It is revealed midway into the movie that Ripley is carrying an alien embryo inside of her, but not just any alien embryo. A queen alien is about to pop out of Ripley's chest, and upon hearing the news, the infamous Weyland-Yutani Corporation attempts to get their hands on the beast so they can finally capitalize on weaponizing the deadly species. Before they have the chance, Ripley takes matters into her own hands and in a stunning moment of self-sacrifice, throws herself into a vat of molten metal. The emotional score in the background heightens the content look on Ripley's face, which says she is finally at peace with ending her life by silencing the xenomorph threat once and for all. It's a fitting and noble end to the famous heroine - at least until she's eventually brought back in the next movie.
10 First Look at the Alien Queen (Aliens)
The entire sequence in which Ripley and Newt first discover the alien queen is one of the best reveals in all of cinema history. As the colony on LV-426 becomes ready to implode, our heroine makes one last mad dash to the alien hive in order to find and rescue her adoptive daughter, Newt. It truly is one of Cameron's finest filmed moments, remaining enticing and visceral to this day. As Ripley rides the elevator down into the alien lair, she loads up her flamethrower, machine gun and grenade launcher in preparation of the upcoming battle. When those elevator doors open, the audience is treated to one of the finest hero shots ever conceived.
Although Ripley is ready to go to war, nothing could prepare her for what lies ahead. Its a masterclass sequence of suspense as Ripley goes deeper and deeper into the alien hive, the sound of blaring alarms ringing in the background. Then suddenly the alarms stop. As our hero finally finds Newt, she turns around to find the massive alien queen, who still looks just as terrifying 30 years later thanks to practical effects wizard Stan Winston. Its an unforgettable moment in the franchise, and one that is just as iconic to this day.
9 First Contact (Alien)
When Ridley Scott released Promethus in 2012, most audiences were rather displeased with the film for not answering many of the questions that it sets up. Moviegoers forget however, that when the original Alien was released there were just as many, if not more, unanswered questions. Who were those giant space-jockeys; what was that big gun they were using; and how did that strange spacecraft crash on LV-426 in the first place? The mystery in the first act of Alien is part of the reason why its so alluring to this day. It doesn't bother explaining every aspect, and that alone makes it all the more terrifying.
The production design by H.R. Giger in the derelict spacecraft is truly one of a kind, creating a visceral blend that is foreign and creepy. The bleak cinematography only adds to the suspense as the crew from the Nostromo enter what appears to be a forbidden fortress. It all culminates when Kane stumbles upon a lair with what looks to be hundreds of alien eggs spread out. Intrigued, Kane peers into one of the eggs as it opens up, only to have the squid-like facehugger come bursting out and attach itself to his face. It's a moment that still makes the most die hard viewers jump a little no matter how many times you've seen the movie.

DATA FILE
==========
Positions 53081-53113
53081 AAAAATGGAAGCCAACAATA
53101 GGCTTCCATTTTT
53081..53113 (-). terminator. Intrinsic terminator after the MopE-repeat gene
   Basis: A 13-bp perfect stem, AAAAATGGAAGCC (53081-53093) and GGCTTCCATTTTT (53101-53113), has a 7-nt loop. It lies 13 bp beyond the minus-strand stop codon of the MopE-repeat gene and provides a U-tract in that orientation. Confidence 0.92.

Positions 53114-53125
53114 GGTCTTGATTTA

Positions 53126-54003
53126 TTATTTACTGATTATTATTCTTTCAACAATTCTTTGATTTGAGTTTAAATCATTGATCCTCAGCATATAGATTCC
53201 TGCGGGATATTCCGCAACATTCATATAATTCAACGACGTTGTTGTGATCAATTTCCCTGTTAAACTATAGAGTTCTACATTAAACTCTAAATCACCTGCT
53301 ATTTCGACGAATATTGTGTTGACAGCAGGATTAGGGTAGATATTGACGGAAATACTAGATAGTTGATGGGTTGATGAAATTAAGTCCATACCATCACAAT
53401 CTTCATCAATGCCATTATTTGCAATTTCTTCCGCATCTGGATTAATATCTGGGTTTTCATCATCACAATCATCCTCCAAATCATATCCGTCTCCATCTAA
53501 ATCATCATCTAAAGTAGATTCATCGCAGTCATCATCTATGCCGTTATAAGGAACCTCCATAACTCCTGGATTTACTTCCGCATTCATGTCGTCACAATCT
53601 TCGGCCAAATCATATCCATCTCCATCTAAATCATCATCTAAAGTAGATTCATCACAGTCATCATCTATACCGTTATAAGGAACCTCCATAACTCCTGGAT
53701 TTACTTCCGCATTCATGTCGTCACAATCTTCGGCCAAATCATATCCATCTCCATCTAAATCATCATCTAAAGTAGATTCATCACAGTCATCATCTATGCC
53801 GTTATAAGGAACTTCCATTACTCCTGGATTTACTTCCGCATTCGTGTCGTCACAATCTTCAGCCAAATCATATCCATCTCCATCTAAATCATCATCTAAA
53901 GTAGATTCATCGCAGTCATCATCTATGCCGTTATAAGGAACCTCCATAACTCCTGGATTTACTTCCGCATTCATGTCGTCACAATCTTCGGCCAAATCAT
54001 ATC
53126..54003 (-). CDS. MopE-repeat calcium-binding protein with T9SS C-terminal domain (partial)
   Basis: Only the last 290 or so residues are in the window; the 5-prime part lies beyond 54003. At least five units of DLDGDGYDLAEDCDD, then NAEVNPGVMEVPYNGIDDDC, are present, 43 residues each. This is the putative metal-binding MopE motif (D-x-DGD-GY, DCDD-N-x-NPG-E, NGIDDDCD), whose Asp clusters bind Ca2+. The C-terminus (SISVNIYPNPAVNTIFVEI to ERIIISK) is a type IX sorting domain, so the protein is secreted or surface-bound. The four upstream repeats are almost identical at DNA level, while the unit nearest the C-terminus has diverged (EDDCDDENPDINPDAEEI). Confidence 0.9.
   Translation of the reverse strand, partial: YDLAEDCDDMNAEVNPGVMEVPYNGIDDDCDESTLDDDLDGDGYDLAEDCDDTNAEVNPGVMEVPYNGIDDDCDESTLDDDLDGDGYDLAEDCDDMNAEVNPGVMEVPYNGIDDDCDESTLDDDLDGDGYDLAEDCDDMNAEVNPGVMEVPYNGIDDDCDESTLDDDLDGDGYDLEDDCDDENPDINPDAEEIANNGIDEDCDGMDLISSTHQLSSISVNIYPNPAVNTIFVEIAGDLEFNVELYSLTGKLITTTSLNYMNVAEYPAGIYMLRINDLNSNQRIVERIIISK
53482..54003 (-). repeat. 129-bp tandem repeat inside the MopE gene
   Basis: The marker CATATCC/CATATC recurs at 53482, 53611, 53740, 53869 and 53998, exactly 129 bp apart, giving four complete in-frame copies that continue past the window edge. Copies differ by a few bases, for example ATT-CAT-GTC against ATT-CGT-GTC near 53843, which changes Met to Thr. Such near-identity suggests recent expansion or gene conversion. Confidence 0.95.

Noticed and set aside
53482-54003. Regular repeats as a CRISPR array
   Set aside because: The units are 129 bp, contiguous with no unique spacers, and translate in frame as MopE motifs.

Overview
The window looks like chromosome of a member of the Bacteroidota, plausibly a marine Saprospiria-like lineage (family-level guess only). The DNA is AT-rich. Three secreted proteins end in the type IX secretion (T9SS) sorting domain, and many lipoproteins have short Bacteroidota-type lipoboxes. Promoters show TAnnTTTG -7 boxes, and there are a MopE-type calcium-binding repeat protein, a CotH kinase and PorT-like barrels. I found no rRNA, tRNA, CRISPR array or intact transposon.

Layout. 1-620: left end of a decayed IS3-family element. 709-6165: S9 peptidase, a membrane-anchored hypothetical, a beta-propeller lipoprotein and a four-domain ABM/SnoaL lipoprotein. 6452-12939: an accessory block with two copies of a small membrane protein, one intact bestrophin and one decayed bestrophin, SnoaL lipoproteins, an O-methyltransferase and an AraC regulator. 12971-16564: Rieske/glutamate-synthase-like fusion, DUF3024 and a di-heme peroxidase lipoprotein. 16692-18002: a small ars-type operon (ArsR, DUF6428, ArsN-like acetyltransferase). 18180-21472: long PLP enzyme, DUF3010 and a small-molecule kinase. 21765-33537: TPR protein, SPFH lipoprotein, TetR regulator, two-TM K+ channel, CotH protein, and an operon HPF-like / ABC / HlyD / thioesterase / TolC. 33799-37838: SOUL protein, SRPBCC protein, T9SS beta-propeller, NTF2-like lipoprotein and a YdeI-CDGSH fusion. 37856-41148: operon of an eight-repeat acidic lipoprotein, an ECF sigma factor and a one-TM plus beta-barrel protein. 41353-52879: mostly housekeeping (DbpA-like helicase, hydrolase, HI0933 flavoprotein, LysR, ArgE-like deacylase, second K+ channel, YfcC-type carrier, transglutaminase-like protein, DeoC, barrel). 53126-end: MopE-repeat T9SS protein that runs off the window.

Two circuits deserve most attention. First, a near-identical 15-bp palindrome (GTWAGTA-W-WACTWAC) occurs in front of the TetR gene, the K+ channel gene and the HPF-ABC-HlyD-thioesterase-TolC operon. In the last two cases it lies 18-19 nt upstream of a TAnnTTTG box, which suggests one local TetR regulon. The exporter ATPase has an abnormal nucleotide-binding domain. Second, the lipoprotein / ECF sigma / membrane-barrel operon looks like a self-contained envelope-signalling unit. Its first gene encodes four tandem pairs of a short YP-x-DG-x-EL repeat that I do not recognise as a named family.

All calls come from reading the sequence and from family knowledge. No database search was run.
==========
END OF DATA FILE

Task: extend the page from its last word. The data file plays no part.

8 The Knife Trick (Aliens)
While the xenomorphs provide the most exciting and hair-raising moments from the Alien franchise, there are still plenty that involve just the human set of characters. One of those moments is when we are first introduced to the colonial marines and the android Bishop in James Cameron's Aliens. As the crew sets down to a hearty meal after being in an extended hibernation sleep, Private Hudson and the rest of his platoon beg Bishop to perform what they call the "thing with the knife."
After many hoots and hollers, Bishop succumbs to his audience and decides to perform the knife trick, placing his hand on the table over the hand of a very frightened Hudson. After a few warm up stabs, the android lets loose and plunges the knife in between his and Private Hudson's fingers at lightening fast speed. Hudson's paniced scream grows in volume as each jab gets quicker until Bishop finally hands the knife back to the stunned Private. Hudson sits there, open mouthed, takes the knife back and exclaims, "that wasn't funny, man." It's a moment that is hilarious and suspenseful, serving as the perfect introductions to the cowardly Hudson and the calculating Bishop.
7 The Marines Get Swarmed (Aliens)
As the colonial marines finally make their way into the dark and secluded xenomorph lair in Aliens, they are asked by their commanding officer looking in on a monitor what he's looking at. Bill Paxton's Private Hudson dryly answers, "You tell me, man. I only work here." It's the perfect explanation for looking at something so foreign, so creepy, and dare we say it, alien. James Cameron's first reveal to the xenomoprh hive lets the audience know that his sequel is going to put an emphasis on both horror and action.
It's a terrifying scene as the marines observe cocooned bodies with exploded rib cages, and torch one of the ones that are still alive just before a chestburster tears through her stomach. It all culminates in the first action-packed moment of the franchise as aliens starting popping out of the woodwork left and right, picking off the crew one by one. Cameron makes the smart decision not to show most of the combat here, rather leaving our imagination to paint the picture as the characters scream and yell over one another as they're slaughtered.
6 Ripley Kills the Alien (Alien)
As Ellen Ripley jettisons away from her exploding ship at the conclusion of Alien, she thinks that the deadly creature that has wiped out the rest of her crew has finally been vanquished for good. How surprised is she, and the audience for that matter, when it is revealed that the alien had been hiding out in her escape pod the whole time. Ridley Scott's decision to put a "second ending" at the climax of his sci-fi film clearly works to its advantage, creating one last moment of tension.